Getting inspired to live a more creative life is one thing—but then how do you actually dive in?
Seek guidance from experts.
There are a gazillion books out there that will teach you how to unlock your creativity. These are the 5 that were instrumental in starting me on my path.
The War of Art : Steven Pressfield
Originally assigned to me in a creative writing class, this book was subsequently recommended or given to me by at least 3 other people. Here’s why it’s so great: it’s chock full of brilliant, funny, wise little snippets that speak to our creative hearts. We all battle resistance to pursuing our creative passions, and Pressfield gives us the ammo here to help defeat the enemy.
We come into this world with a specific, personal destiny…Our job in this lifetime is not to shape ourselves into some ideal we imagine we ought to be, but to find out who we already are and become it.
These are simple, straightforward instructions on how to invoke the muse, combat resistance every day, and above all, DO THE WORK.
Bird by Bird: Anne Lamott
My copy of this is so dog-eared and tagged with stickies that it doesn’t really fit in its place on my shelf anymore.
Bird by Bird is essential reading for any and all writers; the practical tips and tongue-in-cheek asides are priceless and worth coming back to again and again.
The core, ethical concepts in which you most passionately believe are the language in which you are writing.
Lamott is a fan of writing the drafts; getting it out there, putting it down in words, no matter how crappy it is. She details the mind games she plays with herself in order to make this happen, which is completely relatable and charming.
There are also great tips on plot, dialogue, and what to do when you’re completely stuck—or when you don’t even know how to begin.
Steal Like An Artist: Austin Kleon
The fitting subtitle for this book is “10 Things Nobody Told You About Being Creative.” And it’s true. Author Austin Kleon has a unique way of boiling down the essentials of being a creative into simple, smack-yourself-on-the-forehead, aha-moment tips, like “Validation is for Parking,” and “Art that only comes from the head isn’t any good.”
Don’t wait until you know who you are to get started.
Peppered with great inspiring quotes and quirky illustrations, Steal provides both permission and validation for us creative types to get on and stay on the creative path.
The Gifts of Imperfection: Brené Brown
Back when quitting my job was just a sparkle in my eye, I picked up this book and could not put it down. It quite literally changed my life.
Based on her extensive research, Brown details how and why it’s so important to release the idea of who you think you’re supposed to be and embrace your imperfections through vulnerability.
Broken down into 10 Guideposts, Brown covers all aspects of beginning to live a more wholehearted life, from cultivating gratitude and joy, to letting go of comparison and living anxiety as a lifestyle.
Creativity, which is the expression of our originality, helps us stay mindful that what we bring to the world is completely original and cannot be compared.
These brilliant insights come from a professor who didn’t use to consider herself a “creative,” until she did the extensive research and realized how vital creativity is in all of our lives, regardless of our vocations.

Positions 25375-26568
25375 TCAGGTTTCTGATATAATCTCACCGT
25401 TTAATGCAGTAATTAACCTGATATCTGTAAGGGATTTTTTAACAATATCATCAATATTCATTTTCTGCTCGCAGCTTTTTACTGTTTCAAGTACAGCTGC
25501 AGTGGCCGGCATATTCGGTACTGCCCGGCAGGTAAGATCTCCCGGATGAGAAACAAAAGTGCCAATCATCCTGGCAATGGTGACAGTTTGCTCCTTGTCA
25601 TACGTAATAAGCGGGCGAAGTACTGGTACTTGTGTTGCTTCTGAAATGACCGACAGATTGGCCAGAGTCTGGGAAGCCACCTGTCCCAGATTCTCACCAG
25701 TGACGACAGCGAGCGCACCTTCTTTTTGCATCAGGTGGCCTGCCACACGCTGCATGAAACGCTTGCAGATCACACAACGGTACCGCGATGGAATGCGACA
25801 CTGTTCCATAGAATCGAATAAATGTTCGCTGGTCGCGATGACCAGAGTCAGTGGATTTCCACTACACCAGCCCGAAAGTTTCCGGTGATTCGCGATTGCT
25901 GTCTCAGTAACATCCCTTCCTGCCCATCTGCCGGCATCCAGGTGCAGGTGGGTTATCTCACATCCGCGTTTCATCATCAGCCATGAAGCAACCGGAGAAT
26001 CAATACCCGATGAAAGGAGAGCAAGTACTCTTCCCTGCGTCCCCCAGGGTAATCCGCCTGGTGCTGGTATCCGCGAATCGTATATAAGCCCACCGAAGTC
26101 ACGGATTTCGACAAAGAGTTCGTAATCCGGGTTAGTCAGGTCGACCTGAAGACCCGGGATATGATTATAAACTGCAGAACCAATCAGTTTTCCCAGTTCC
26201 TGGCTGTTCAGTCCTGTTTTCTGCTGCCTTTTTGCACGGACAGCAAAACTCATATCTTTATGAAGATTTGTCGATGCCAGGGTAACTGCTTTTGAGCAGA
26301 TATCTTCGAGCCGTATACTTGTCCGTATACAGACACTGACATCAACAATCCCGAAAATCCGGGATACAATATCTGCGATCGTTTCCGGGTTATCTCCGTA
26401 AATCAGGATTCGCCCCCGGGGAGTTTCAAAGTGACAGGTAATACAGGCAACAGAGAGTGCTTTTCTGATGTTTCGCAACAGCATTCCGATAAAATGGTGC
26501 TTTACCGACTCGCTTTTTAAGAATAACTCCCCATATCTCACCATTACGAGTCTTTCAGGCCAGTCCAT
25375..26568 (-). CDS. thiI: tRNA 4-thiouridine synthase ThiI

Big Magic: Elizabeth Gilbert
Courage, Enchantment, Permission, Persistence, Trust and Divinity: these are what make up the Big Magic of creativity, according to Gilbert.
Her honest, conversational style makes these revelations reasonable, as if she’s explaining them to you, her best friend, over tea, with kindness and patience.
But these wise words are not to be taken lightly; these insightful musings on the magic and serendipity of creativity are easy and entertaining to read, and completely quotable.
There is no time or space where inspiration comes from—and also no competition, no ego, no limitations. There is only the stubbornness of the idea itself, refusing to stop searching until it has found an equally stubborn collaborator.
My favorite stuff in this book is all about Curiosity and Fear; I’m fascinated by the dance between the two. In a promotional podcast Gilbert did before the release of this book, she helped struggling creatives with a few specific issues, and for one woman, the advice she doled out was more like an exercise. The woman was thinking of shifting careers, but was stuck in the middle, unsure which was the right direction.
Gilbert counseled her to write a letter to herself from her Curiosity, remembering that your Curiosity has no limits; it wants you to jump out of every plane, to climb every mountain, to eat every cake. And then next to write another letter to herself from her Fear, remembering your Fear doesn’t want you to do anything—everything outside your door, and possibly lots of things within your comfort zone, are likely to kill you. Finally, she was to write a letter from herself to both Fear and Curiosity, and explain what compromises she was willing to make to each.
I did this exercise myself, and it was wildly revealing. Boy, that letter from Fear was pretty dark for me. And the letter from Curiosity was incredibly freeing. And then in my letter to the two of them, I was able to really spell out my boundaries for each.
I highly recommend the exercise—and the book. It just may kick you up to the next level of spontaneous, creative joy.
So read one, read all—and if these don’t do it for you, there are so many other guides out there to help you. Here’s hoping you get inspired and get creative.